Wednesday, May 11, 2011

Arrian: Book Two—leadership and legend

Alexander cuts the Gordian Knot, Jean-Simon Berthélemy
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In addition to his brilliance at military tactics and strategy, Alexander proves to be an adept leader of his men. At the same time he takes care to cultivate his reputation, both for current impact and for future generations. All quotes are from The Landmark Arrian: The Campaigns of Alexander, translation by Pamela Mensch.

So far in the history Alexander takes great care of his men, inspiring their loyalty toward him. In Book One I noted he allowed leave for the recently-married soldiers to winter in Macedonia instead of staying in Asia. After the battle at the Granicus River he visited injured men, letting them inflate their exploits and gallantry, while making sure to honor those that died in battle. We see the same behavior in Book Two, especially after the battle at Issus. Alexander visits the wounded while providing splendid funerals to the fallen soldiers (2.12.1-2). At Soloi he held parades as well as athletic and artistic games which would have helped morale (2.5.8).

Alexander delivers a stirring speech before the battle at Issus, causing his troops to demand he lead them into battle immediately (2.7.3-9). Arrian makes an odd comment though, saying that Alexander spoke as any brave leader would in the circumstance—it may have been meant as a compliment but it seems to diminish the speech a little. Alexander’s speech hit many of the same points as seen in Herodotus and Thucydides. The Herodotean points I found interesting, repeating the stereotype of Persian luxury and softness as well as the concept of battle between free men and slaves. Alexander also invoked Xenophon’s Anabasis as a pale illustration of what his men had and could accomplish. Alexander actions and speeches produce troops that would, as coaches would say, run through a wall for you. Alexander augments this speech by exhorting men by name and mentioning their accomplishments as he rides along the battle lines (2.10.2).

The cultivation of his reputation and that of his troops shows at least one benefit during the battle at Issus. “The action there was fierce, as the Greeks [mercenaries fighting for Darius] tried to drive the Macedonians back to the river and to recover the victory for their own men who were fleeing, while the Macedonians sought not to fall short of Alexander’s already conspicuous success, and to preserve the good name of the phalanx, which at the time was spoken of far and wide as invincible.” (2.10.6) Add to this Alexander’s conspicuous bravery (and foolhardiness) in battles (Granicus, Issus, Tyre, Gaza) and you have a leader whose men will do their best to preserve such a reputation. Recent leadership books on Alexander the Great sell steadily for a reason.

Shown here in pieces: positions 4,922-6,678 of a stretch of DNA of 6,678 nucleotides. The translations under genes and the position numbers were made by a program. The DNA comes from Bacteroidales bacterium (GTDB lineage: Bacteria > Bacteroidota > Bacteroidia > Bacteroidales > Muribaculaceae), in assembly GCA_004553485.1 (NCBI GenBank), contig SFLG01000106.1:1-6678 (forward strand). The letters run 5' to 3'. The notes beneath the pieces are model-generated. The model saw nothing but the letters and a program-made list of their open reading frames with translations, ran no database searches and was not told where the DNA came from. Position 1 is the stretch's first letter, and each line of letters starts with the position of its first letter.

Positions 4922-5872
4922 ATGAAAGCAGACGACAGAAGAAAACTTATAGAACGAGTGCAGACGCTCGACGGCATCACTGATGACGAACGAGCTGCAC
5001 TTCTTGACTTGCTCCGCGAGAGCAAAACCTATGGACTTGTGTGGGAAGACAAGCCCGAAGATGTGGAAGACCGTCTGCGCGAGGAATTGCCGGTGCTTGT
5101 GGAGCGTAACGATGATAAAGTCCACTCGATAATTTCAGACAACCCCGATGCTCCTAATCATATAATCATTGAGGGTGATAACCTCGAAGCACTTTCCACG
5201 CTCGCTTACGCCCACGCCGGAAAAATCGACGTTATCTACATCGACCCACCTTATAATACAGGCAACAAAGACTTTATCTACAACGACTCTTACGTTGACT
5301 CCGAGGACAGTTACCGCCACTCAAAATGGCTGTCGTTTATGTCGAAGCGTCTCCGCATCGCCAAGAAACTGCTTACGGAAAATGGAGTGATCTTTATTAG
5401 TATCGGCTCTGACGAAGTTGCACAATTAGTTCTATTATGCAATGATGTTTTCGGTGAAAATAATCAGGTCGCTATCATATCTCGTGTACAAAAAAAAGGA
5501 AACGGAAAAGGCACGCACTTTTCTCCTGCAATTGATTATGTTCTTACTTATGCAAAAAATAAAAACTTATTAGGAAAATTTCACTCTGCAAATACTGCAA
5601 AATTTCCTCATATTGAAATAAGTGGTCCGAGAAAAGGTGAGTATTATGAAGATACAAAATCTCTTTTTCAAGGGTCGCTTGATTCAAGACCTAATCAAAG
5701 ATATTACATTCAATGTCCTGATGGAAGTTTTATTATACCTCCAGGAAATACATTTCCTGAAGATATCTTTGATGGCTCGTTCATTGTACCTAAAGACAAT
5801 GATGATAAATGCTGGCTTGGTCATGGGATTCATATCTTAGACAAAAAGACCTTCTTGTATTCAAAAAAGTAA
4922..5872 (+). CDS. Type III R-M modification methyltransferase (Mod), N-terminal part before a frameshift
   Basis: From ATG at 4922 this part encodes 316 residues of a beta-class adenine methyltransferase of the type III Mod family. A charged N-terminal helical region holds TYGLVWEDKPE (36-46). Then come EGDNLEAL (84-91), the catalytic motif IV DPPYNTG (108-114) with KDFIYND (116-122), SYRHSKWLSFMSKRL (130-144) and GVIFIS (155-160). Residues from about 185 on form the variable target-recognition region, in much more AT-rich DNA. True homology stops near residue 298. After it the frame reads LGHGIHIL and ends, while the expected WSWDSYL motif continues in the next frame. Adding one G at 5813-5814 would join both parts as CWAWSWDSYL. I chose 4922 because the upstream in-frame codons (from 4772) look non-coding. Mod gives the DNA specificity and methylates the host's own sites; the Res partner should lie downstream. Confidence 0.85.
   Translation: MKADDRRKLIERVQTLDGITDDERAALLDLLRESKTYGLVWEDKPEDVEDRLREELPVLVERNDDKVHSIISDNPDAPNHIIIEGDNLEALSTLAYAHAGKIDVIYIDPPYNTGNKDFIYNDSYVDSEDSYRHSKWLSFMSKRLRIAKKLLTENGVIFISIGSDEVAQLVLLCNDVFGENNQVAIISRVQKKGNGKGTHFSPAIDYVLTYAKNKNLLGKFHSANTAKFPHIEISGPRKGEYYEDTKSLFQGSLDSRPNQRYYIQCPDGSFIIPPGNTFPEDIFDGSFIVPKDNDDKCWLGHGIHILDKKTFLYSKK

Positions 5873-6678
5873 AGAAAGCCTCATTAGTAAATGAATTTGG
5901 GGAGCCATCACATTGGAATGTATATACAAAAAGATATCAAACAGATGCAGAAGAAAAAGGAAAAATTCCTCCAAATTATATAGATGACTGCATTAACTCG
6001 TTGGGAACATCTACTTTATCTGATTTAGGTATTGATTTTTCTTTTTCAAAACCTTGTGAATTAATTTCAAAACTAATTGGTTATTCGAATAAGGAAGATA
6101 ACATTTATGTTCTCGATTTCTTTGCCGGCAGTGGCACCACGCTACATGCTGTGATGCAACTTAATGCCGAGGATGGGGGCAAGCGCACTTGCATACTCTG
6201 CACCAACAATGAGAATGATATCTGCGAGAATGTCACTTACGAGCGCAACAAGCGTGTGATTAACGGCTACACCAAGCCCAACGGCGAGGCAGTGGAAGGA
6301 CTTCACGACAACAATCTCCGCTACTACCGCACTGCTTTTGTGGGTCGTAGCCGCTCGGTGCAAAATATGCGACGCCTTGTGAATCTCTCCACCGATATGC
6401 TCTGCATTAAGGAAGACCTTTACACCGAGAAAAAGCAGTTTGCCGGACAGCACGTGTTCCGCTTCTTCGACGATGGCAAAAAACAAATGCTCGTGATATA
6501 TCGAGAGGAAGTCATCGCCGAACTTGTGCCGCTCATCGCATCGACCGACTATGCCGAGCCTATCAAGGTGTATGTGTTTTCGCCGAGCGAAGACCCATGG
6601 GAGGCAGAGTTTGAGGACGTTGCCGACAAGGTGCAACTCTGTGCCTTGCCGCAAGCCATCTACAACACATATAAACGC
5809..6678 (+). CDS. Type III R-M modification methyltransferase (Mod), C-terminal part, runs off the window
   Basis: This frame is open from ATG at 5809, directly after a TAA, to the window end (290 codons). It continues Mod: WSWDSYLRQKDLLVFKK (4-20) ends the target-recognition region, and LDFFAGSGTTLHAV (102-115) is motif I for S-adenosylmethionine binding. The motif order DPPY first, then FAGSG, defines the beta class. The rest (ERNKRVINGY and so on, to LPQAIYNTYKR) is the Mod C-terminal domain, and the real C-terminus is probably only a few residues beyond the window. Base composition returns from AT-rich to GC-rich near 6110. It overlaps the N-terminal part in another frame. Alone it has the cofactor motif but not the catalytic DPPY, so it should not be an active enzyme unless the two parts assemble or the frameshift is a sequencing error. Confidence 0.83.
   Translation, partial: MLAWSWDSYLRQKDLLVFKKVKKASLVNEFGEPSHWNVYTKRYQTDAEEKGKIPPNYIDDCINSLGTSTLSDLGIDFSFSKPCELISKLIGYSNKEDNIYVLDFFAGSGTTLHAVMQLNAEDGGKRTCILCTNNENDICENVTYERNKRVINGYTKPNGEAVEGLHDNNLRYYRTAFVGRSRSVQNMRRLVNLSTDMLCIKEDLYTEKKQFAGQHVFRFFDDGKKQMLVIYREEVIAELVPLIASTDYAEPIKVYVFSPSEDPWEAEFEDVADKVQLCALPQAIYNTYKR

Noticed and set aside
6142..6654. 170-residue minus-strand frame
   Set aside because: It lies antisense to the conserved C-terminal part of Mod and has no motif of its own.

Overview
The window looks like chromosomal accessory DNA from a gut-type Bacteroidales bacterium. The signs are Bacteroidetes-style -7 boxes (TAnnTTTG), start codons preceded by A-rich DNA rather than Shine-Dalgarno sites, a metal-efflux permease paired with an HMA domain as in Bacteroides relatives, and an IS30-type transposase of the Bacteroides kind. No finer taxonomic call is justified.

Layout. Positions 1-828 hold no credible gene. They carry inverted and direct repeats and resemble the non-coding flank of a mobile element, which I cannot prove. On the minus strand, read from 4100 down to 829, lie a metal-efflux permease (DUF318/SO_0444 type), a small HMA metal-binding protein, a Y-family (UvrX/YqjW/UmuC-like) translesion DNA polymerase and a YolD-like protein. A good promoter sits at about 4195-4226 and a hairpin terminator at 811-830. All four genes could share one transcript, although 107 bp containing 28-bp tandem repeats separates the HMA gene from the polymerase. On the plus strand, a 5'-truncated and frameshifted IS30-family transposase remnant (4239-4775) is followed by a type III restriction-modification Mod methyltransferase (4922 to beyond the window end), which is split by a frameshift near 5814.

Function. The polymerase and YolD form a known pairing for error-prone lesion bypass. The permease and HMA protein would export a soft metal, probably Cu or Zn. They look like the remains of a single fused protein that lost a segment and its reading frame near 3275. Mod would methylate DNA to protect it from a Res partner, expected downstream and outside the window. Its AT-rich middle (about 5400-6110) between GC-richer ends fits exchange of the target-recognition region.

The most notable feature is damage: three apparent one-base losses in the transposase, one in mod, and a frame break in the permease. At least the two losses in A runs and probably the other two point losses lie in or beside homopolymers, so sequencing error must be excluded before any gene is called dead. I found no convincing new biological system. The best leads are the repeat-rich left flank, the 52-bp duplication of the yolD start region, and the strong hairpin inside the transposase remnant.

But Alexander seems to be deliberately cultivating more than just his leadership status. His self-promotion aims to create a larger-than-life figure. According to Arrian he showed the desire for such a goal early in his campaign, when he asked the Celts what they feared most and was disappointed the answer was not him (1.4.6-8). After allowing the slaughter of much of Thebes, razing most of the city and enslaving the survivors what does Alexander do (according to legend)? Save the house of the poet Pindar and spare his descendants (1.9.10). Since this became legend instead of the mass slaughter, it looks like Alexander knew what would play to people.

Another legend was Alexander’s undoing of the Gordion knot (usually seen spelled as Gordian). More interesting to me, though, was the motives Arrian ascribes to Alexander in undoing it: “Alexander did not know how to undo the knot, yet he was unwilling to let it remain intact, lest this create public unrest.” (2.3.7) Looking beyond how Arrian or one of his sources knew Alexander’s motives is the desire to appear invincible or larger-than-life, a throwback to the age when legends were made. Obviously he succeeded, with such anecdotes as his reaction to an accusation of treachery from Philip of Acarnania. His ability to laugh at death, whether through defying such warnings or joining his soldiers in opening a breech in a city wall, was guaranteed to solidify such a reputation. If he succeeded, that is. Ever the gentlemen, in appropriate circumstances, Alexander’s behavior toward the captured members of Darius’ family would add to his reputation’s luster. Also, Alexander (so far) never fails to honor the gods after his victories, making clear he viewed himself as subject to the forces of divinity.

A final quote, one that exemplifies Alexander’s philosophy on building his reputation and legend as he approaches the city of Gaza.

When Alexander first approached the city, he made camp where the wall appeared particularly vulnerable, and ordered that siege engines be put together. The engineers, however, argues that owing to the height of the mound it would be impracticable to attempt to capture the city by force. But in Alexander’s view, the harder the conquest, the more it should be attempted; the exploit would greatly astound his enemies by its unexpectedness, whereas a failure to capture the city, if reported to the Greeks and to Darius, would disgrace him. (2.26.2-3)

Alexander the Great Cutting the Gordian Knot, Giovanni Paolo Panini
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